One cannot help but notice the popularity and proliferation of such reality TV programming as Duck Dynasty, Here Comes Honey Boo Boo, and Snooki & J Wow. (Disclaimer: I am a shameless reality TV addict, as my guilty pleasures include the Bravo! and E! lineups). Author Charlotte Hays’ most recent work, When did White Trash become the new normal? is sprinkled with charm and Southern wisdom as she explores the mainstreaming of White Trash culture. Throughout the book, Hays explains the popularity of such mainstays of White Trash culture including Honey Boo Boo, tattoos and body piercings, artery-arresting (yet admittedly tasty) culinary habits, religion, and overall what we have come to know as White Trash Normal (referred to henceforth as WTN).
Hays, who is herself is a product of the Deep South and offers bits of her background woven into the topics of WTN. In each chapter, Hays also draws parallels to contemporary issues to the popularity of WTN, exploring such hot topics as the war on obesity, the decline of church attendance, and the downgrading of modern dress and appearance. Each chapter also offers a literal taste of WTN recipes for appetizers, cocktails and meal ideas that are tantalizing. Hays also talks about WTN in the context of the watering down of traditional values and etiquette as well as the subsequent greater effect on the culture.
Hays also take the time to explain other aspects of what has become WTN and tying them into the housing bubble and financial crisis of 2008. Hays writes that the mainstream media has been complicit in its enabling of the new WTN habits including taking on larger loans than one can afford, yet painting the borrower as a victim. “The media,” Hayes writes, “which still sets the agenda for the popular culture, has a different message for these deadbeats: It isn’t their fault. Let’s not be harsh. Some people got in trouble because of circumstances beyond their control, but the press and the government said in effect: don’t you dare hold any of these people responsible. The government did it with bailouts for bad borrowers at taxpayer expense, while the media wrote mash notes to deadbeats”. Furthermore, she writes, “But all too often these victim borrowers, as they were portrayed by a sympathetic press, were not victims of fate. They were the captains of their financially rickety ships, victims of nothing more than their own lack of self-discipline.”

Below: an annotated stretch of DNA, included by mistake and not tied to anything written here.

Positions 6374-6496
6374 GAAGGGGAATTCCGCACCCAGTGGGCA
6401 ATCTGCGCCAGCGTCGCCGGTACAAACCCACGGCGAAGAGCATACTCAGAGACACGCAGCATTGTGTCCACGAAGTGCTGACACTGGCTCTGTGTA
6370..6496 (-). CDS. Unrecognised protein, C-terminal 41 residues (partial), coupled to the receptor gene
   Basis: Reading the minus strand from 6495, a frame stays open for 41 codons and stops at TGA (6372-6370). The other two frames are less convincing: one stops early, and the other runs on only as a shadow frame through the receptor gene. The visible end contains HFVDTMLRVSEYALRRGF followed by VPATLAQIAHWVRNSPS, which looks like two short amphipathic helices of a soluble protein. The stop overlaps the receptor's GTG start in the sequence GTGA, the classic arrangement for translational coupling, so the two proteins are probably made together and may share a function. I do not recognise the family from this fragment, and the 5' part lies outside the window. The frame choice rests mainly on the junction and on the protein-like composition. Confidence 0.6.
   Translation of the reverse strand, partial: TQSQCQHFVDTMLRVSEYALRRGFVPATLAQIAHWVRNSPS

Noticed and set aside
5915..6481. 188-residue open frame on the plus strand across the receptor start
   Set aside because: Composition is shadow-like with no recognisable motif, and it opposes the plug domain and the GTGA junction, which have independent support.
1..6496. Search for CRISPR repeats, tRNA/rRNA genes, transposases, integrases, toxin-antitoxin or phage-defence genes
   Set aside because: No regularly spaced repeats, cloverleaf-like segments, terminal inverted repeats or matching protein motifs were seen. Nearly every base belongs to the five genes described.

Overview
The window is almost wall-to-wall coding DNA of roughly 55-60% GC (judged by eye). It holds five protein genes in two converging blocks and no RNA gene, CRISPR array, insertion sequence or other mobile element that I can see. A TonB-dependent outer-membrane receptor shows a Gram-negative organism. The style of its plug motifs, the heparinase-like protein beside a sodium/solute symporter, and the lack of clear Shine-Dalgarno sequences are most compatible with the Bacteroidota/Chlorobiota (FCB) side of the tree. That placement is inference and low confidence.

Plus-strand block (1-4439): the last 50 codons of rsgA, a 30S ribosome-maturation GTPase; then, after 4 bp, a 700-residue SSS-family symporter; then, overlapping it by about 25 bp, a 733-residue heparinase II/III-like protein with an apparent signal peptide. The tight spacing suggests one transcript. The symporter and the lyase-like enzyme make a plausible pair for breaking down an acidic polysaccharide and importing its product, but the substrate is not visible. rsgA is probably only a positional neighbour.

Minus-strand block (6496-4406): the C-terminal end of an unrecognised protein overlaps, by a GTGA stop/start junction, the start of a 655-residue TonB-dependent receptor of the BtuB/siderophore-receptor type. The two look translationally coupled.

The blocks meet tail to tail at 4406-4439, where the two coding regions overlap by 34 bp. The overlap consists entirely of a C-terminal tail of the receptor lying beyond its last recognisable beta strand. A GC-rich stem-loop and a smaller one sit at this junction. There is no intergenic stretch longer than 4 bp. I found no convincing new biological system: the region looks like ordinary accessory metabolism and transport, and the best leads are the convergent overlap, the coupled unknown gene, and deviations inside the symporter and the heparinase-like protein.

Hays, however, is not all unsympathetic to WTN. The title of White Trash is not necessarily relegated only to the Mama Junes and Si Robertson’s, but to the elite U.S. press corps, those who earn six figures and do not have a rainy day fund, and her own life examples of attempting to pawn a treasured piece of jewelry or her own Non-Sufficient Funds experiences. She points out that hard-working janitors and waitresses who are raising their children with good values are not trash. So it is not necessarily a matter of class distinction, but the way in which one conducts oneself.
Overall, When Did White Trash Become the New Normal? is a highly recommended and enjoyable read.